The Robert Carr Interview

Born in Bucharest, Romania, Robert Carr fled the Communist regime at the age of twenty-four through Bulgaria and Turkey. After relatively brief stays in France, where he was granted refugee status, and then Israel, he settled in Canada. Trained as an engineer – a bachelor’s degree from the Polytechnic Institute of Bucharest, and a master’s degree from the University of Toronto – Robert worked in the aerospace field for many years. He was involved in the development of Canadarm – the robotic crane attached to NASA’s Space Shuttle – and of Canada’s robotic contributions to the International Space Station. Toward the end of his engineering career, he participated in concept studies for ESA’s Mars rovers. His new novel, Corby Falls, (published by Mosaic Press) is partly based upon his insider’s view of that world. He lives in Toronto with his wife.

Is Corby Falls modelled after a specific town?   

RC: The fictional Corby Falls, some two hours from Toronto, was not modelled after any particular small town or village, but I had in mind a region like the Kawarthas (officially known nowadays as the City of Kawartha Lakes) for Millcroft Township. In fact, the actual Glenarm Road, in the Kawarthas, is named in the book as Miles, driving on it, approaches Corby Falls.

 In an interview, Dennis Bock said, “Novels have this wonderful ability to create a mood that an attentive reader will feel and understand and want to stay in. The writers like Hemingway and William Trevor and Kafka are great at creating that sorrowful, grey, lonesome feeling as you read. Garcia Marquez dazzles with a sense of wonder and possibility. Colm Toibin suggests the pain of unexpressed longing. Write about what you’re interested in and don’t ever write with an eye to the marketplace. Read good books that mean something to you.” Do you agree with this advice to writers?

RC: Entirely. To begin with, reading good books is the only way to get a feel for what good writing is. For many of us, it’s slow osmosis. It must be very hard to write about something you have no interest in – probably like dating someone you have no interest in. I run away from Romania, the country I grew up under a Communist regime, and the first draft of Continuums, my first novel, was all about my getaway. And then I got bored with my own story. There were many books about such flights, and mine was notable, if at all, only because I decided to get drunk before the difficult moments came. (Yes, liquid courage.) So, I destroyed that first draft. The despairs of Communism remained there, in the background, and an escape like mine was briefly mentioned by a secondary character, but Continuums became a book about a woman mathematician and a famous mathematical problem. Now, I can’t think of a topic that’s less marketable.

“I tend to shy away from words like lesson and theme. But if I’m forced to come up with a lesson [in Corby Falls], it’s a much-hammered one: that our paths in life are unexpected, fragile, non-linear, and fraught with unpalatable choices.”

What sort of research did you do for Corby Falls?

RC: I had to do a bit of research in defamation law (libel and slander), and about examinations for discovery. I tried to keep track of ESA’s ExoMars launch date. I also needed to refresh my recollections of ESA, CSA, Russian space companies, and the work I was involved with on the ExoMars rover initial studies.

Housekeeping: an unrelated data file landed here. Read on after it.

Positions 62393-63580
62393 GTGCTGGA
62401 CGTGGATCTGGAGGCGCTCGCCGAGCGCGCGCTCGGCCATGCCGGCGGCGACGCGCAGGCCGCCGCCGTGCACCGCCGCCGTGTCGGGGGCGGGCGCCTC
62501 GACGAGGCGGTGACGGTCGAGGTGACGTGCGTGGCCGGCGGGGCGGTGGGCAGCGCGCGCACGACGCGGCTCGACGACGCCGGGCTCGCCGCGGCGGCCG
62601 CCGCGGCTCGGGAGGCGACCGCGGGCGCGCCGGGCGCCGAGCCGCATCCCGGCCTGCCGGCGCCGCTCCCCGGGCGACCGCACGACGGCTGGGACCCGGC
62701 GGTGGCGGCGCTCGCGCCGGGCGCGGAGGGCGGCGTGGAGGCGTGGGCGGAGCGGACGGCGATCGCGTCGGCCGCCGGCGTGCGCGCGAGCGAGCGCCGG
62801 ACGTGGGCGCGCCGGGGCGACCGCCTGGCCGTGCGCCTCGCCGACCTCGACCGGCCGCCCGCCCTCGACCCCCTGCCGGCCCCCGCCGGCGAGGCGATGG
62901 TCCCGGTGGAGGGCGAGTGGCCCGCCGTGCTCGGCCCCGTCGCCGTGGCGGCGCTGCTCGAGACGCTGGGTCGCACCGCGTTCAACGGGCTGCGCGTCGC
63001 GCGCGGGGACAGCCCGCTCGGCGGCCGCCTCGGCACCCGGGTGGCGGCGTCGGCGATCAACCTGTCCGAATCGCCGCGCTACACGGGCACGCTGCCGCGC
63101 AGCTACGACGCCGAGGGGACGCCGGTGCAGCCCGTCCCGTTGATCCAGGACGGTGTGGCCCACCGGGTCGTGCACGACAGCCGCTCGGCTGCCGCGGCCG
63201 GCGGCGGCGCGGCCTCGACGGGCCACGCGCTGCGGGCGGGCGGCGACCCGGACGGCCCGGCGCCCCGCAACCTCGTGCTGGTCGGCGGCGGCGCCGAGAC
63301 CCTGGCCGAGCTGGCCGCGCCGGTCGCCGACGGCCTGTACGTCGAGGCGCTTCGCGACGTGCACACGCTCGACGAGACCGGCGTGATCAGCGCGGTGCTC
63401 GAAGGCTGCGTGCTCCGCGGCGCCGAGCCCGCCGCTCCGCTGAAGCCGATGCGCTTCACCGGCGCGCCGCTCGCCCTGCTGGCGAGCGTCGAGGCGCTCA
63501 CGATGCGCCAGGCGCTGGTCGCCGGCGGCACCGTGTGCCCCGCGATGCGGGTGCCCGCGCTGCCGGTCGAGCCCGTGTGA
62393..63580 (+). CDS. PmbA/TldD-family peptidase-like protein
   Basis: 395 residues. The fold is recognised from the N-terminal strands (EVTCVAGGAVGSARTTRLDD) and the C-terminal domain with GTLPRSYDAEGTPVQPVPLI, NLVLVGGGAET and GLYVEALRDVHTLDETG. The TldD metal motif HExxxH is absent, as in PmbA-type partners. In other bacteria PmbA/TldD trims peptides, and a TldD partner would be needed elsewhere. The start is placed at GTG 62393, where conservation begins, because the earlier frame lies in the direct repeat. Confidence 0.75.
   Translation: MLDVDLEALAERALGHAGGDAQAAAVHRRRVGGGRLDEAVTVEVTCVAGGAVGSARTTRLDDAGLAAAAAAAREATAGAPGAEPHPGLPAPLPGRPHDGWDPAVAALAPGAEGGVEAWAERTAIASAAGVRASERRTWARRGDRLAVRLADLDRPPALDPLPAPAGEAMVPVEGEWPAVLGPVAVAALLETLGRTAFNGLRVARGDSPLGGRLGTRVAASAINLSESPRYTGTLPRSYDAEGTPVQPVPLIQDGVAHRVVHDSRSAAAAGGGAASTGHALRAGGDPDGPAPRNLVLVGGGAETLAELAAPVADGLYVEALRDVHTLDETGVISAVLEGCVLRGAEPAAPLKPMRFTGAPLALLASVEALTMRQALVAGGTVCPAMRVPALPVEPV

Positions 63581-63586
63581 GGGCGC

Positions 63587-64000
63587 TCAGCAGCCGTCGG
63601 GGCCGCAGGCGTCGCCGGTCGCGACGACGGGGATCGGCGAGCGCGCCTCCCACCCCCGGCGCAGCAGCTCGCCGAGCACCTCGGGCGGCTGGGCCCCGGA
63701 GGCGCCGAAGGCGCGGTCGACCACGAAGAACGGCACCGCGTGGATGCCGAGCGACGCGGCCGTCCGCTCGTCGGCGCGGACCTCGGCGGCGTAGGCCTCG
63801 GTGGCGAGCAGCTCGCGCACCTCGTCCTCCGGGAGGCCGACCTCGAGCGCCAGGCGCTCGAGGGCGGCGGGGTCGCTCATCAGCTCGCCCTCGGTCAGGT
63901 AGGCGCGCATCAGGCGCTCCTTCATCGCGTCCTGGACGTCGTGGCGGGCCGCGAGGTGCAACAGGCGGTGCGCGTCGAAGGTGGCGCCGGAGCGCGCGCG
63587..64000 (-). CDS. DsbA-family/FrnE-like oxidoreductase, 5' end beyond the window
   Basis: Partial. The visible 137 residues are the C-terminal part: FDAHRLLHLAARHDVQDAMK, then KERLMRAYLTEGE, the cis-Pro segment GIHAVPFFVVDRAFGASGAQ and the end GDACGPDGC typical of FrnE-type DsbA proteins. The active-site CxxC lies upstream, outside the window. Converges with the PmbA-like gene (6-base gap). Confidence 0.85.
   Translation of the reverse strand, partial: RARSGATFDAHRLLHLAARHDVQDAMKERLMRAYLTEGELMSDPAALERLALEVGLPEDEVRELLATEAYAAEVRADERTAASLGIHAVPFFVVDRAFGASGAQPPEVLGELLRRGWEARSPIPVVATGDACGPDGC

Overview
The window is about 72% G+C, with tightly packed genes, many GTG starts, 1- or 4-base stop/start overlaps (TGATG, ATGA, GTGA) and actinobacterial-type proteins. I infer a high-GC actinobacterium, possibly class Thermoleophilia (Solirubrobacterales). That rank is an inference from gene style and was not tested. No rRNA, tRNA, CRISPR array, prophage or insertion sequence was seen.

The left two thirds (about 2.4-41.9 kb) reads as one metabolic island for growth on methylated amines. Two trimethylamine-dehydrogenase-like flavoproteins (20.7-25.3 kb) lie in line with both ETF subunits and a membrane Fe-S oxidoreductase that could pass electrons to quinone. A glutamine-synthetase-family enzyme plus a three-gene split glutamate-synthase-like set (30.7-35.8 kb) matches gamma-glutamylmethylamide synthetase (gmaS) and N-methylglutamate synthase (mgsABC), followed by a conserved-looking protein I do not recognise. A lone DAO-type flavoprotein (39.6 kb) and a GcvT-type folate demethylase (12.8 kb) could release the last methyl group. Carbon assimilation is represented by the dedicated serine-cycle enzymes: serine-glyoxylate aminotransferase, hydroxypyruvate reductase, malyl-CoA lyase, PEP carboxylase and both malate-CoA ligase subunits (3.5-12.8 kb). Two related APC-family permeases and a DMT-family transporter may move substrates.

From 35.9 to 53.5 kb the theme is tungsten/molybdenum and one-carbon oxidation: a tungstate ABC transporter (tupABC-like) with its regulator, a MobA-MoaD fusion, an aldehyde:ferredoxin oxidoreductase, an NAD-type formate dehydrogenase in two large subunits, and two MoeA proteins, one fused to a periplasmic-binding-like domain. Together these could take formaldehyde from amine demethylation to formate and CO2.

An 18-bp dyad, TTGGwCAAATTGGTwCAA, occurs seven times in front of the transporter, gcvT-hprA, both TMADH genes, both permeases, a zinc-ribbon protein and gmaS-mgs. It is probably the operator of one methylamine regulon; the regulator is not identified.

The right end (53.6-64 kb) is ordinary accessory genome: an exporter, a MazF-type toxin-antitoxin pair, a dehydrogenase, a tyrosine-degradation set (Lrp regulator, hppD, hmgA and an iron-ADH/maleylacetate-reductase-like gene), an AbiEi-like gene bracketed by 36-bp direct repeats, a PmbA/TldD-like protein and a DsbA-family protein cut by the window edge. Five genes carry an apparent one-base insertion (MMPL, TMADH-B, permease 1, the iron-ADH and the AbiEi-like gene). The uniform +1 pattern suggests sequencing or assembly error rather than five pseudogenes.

You said you were involved in some initial studies for a European Mars Rover program / mission. What happened with it?

ESA’s ExoMars mission was much delayed. At the very beginning, the mission launch was contemplated for 2009, albeit somewhat optimistic. A more realistic date considered was 2011. At the time of this writing, January 2021, ExoMars has not been launched yet! The latest prediction for the now ESA-Roscosmos mission is around Sept 2022. From what I understand – and I haven’t properly followed it – many of the delays stem from immature landing technology.

What do you hope readers will take away from reading Corby Falls? Is there a lesson to be learned?

RC: I hope they’ll be entertained reading Corby Falls. I tend to shy away from words like lesson and theme. But if I’m forced to come up with a lesson, it’s a much-hammered one: that our paths in life are unexpected, fragile, non-linear, and fraught with unpalatable choices.

With unsolved murders and true crime being so popular in the 21st century how did you settle on the crime and placing the witness as a young person at the scene, etc. Did you have a variety of scenarios before settling?

RC: The crime in the book is by omission, not commission. It took place many years earlier, and the felon, Dr. Biranek, has died. Corby Falls is not a crime story or a whodunit. It’s the unexpected consequences of the crime becoming public that matters. How trivial remarks or quasi-forgotten incidents may have inexorable, overwhelming consequences. How non-linear (chaotic) our life can be. How one may be forced to make unethical decisions, how utilitarian arguments take over.

The idea came from an early draft of a previous novel of mine, A Question of Return. There, the crime story had little to do with the main narrative, and I soon dropped it. The complication of the huge bequest left by the criminal was added in Corby Falls. In an early draft of Corby Falls, Miles is with a friend when he sees what years later he realizes it was a crime. I then replaced the friend with his sister. What was most difficult was trying to convince a reader that Miles could indeed remember what exactly he had seen, since he had not realized its significance until much later. While not a sequel of A Question of Return, its main character is “remembered” in Corby Falls at length and fondly, and some secondary characters in the former reappear in the latter.

a reading from Chapter One of Corby Falls:

A reading from Corby Falls